Developers who need more computing resources to build their Java-based applications will one day be able to take advantage of a new developer grid Sun Microsystems Inc. is preparing.
The Santa Clara, Calif. vendor has only started publicly discussing the developer grid, — which is still in the development stages — and has not yet set an official launch date. It has revealed, however, that the grid will feature compute cycles for testing as well as resources for application verification.
According to Aisling MacRunnels, Sun’s senior director of utility computing in Menlo Park, Calif., developers are sometimes unable to test newly developed applications in an environment that would simulate peak utilization periods.
“Then when they have problems, the application goes down because there was not enough due diligence,” she said. With the new grid, developers would be able to create the applications and then immediately test and deploy them using the appropriate level of resources.
“There will be huge opportunities to compete that smaller developers haven’t had in the past,” MacRunnels said. The grid would provide economies of scale across developer communities and be easy to use, said Matt Thompson, director of the Technology Outreach & Open Source Programs Office at Sun.
“The way to think about it is it’s a service-based grid just like you have with your telephone company,” he said.
MacRunnels said the developer grid would adhere to the “multi-tenant” utility computing concept, enabling several companies to tap into the same grid on a pay-per-use basis. This is a significant break from Sun’s and other service providers’ traditional “single-tenant” contracts, where the service provider would put its servers on a customer’s site and measure how much computing power they used.
She said contract negotiation around how much computing power developers would be able to access — part of the single-tenant concept — will be a thing of the past.
“It will be a click-through licence. Any developer will be able to just log on and start developing applications within minutes,” she said. Tony Enerson, chief technology officer at development firm Catalyst Realtime Corp. in Calgary, said access to a developer grid would benefit his firm’s internal and external development projects.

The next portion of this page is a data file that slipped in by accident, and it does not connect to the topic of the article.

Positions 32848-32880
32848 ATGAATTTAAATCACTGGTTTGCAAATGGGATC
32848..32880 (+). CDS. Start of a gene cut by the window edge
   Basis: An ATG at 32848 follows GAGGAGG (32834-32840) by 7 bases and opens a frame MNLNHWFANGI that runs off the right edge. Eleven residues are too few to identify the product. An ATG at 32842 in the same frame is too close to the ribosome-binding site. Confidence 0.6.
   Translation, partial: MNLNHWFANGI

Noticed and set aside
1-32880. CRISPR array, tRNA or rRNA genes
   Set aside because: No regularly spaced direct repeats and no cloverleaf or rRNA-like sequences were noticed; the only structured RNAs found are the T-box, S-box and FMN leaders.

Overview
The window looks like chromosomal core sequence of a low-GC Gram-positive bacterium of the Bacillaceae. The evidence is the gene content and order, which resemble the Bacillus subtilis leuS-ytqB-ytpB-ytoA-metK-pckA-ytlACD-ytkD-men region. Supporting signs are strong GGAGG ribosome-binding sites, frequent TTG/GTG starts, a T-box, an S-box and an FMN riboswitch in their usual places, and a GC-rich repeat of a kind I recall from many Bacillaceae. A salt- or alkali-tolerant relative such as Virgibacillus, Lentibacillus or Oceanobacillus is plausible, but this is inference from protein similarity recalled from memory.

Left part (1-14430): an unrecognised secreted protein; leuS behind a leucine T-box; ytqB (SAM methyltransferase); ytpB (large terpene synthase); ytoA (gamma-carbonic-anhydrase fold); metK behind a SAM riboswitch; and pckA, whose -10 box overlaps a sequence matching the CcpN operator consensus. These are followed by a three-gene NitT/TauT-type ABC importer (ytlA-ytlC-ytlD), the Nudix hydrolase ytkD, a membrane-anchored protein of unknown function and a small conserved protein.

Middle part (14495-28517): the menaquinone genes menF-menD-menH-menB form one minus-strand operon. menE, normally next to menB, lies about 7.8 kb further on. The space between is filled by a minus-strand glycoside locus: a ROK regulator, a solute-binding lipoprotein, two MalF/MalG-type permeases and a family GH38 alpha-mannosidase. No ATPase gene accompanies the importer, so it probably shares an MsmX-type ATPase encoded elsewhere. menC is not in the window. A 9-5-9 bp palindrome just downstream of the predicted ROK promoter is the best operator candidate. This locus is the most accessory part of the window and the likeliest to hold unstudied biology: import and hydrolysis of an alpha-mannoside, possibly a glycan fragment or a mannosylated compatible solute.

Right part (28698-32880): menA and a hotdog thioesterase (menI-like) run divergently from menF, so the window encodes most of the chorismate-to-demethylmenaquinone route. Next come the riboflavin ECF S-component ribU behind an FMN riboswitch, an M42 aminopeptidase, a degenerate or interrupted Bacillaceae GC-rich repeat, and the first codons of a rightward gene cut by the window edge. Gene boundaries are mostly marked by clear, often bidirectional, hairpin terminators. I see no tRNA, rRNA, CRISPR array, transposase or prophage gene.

For any internal development to support Catalyst’s own products, the developer grid would “literally give me a virtual development environment wherever I happen to be,” Enerson said. “There are a lot of consultants we have working on software projects that do spend time on or offsite. It’s that connected aspect that we would get value from.”
As for external projects, Catalyst’s testing process would be the main beneficiary. The developer practices what Enerson called “test-driven development,” whereby developers write and conduct tests to define what their software does. “We first make sure it’s a clean product, then we run system tests to make sure we haven’t broken anything.”
System tests are very expensive to run but they need to be done on a regular basis in order to maintain development discipline. A piece of software with several features may require 10 or more tests for each feature. “It doesn’t take long until you get to doing thousands of tests” and the costs start adding up, he said.
Access to a developer grid would “put a supercomputer in my back pocket,” Enerson said. Because of the number of additional compute cycles available, tests that may normally take four hours to complete might only take a few minutes.
In addition, speeding up tests would mean that if the software had a glitch, developers would catch it sooner. Otherwise, they would have to wait several hours to find out what the problem was, thereby losing a day of development.
Enerson estimated using the developer grid would reduce developer hours on a project by at least 15 per cent.
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